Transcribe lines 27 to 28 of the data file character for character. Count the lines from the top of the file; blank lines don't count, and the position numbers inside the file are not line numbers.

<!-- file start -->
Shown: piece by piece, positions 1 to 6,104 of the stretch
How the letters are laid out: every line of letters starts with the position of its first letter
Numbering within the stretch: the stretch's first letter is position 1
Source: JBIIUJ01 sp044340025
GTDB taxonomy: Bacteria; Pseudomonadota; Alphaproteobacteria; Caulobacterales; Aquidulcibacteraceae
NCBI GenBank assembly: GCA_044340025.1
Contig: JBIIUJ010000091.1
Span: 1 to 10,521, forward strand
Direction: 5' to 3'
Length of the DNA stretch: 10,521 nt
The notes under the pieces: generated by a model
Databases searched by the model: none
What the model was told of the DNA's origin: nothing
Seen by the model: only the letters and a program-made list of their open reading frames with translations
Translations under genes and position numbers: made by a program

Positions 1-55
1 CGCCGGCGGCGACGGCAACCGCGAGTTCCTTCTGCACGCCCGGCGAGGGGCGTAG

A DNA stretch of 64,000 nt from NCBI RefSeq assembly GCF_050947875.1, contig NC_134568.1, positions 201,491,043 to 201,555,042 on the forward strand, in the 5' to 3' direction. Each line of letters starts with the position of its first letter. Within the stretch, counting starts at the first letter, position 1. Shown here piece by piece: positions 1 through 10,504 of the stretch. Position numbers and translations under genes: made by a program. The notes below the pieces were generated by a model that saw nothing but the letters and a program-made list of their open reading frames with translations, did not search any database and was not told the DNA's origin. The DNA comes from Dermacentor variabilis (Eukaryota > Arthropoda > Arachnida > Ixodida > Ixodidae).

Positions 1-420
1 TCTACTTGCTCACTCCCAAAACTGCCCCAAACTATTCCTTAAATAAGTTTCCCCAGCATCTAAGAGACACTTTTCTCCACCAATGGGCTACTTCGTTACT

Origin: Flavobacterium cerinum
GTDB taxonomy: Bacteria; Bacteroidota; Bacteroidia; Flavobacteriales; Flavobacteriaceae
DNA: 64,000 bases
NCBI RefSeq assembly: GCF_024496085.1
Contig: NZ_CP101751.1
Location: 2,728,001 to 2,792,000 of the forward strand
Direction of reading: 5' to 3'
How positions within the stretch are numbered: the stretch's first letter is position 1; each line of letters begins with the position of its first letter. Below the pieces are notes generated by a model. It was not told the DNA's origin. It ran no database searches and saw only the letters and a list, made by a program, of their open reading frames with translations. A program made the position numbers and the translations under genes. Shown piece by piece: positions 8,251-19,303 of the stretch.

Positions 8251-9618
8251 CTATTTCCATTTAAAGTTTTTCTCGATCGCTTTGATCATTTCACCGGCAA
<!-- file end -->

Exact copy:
Direction of reading: 5' to 3'
How positions within the stretch are numbered: the stretch's first letter is position 1; each line of letters begins with the position of its first letter. Below the pieces are notes generated by a model. It was not told the DNA's origin. It ran no database searches and saw only the letters and a list, made by a program, of their open reading frames with translations. A program made the position numbers and the translations under genes. Shown piece by piece: positions 8,251-19,303 of the stretch.